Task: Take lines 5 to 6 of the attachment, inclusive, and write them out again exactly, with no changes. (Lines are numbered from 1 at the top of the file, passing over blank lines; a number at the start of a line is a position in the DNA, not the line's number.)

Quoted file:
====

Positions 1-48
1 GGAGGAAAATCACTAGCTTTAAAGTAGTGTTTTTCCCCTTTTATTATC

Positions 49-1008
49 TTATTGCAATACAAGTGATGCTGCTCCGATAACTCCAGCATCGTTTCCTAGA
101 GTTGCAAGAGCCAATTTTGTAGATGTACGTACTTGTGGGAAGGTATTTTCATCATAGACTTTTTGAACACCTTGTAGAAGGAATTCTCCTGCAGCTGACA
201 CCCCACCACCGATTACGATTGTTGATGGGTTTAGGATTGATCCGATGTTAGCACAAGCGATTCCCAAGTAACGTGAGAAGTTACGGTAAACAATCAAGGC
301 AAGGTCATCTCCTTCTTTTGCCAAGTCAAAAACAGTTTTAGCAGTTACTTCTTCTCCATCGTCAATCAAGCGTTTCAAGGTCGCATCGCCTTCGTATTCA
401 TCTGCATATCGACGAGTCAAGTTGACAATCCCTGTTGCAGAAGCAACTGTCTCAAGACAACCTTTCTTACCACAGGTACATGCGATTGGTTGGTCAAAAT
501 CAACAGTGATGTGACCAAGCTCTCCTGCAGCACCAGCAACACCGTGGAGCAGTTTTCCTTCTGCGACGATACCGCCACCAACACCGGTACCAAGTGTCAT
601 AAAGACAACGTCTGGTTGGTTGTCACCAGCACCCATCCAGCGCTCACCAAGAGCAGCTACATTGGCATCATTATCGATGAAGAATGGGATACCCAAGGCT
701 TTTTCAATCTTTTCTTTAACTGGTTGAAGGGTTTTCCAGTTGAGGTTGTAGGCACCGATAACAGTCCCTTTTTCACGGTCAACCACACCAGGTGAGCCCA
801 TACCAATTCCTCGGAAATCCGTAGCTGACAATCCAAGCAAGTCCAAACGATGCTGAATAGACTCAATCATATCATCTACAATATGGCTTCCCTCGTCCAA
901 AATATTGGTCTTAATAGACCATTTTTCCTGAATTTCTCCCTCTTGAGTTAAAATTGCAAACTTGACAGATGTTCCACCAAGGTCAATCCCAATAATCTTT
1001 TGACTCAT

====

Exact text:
101 GTTGCAAGAGCCAATTTTGTAGATGTACGTACTTGTGGGAAGGTATTTTCATCATAGACTTTTTGAACACCTTGTAGAAGGAATTCTCCTGCAGCTGACA
201 CCCCACCACCGATTACGATTGTTGATGGGTTTAGGATTGATCCGATGTTAGCACAAGCGATTCCCAAGTAACGTGAGAAGTTACGGTAAACAATCAAGGC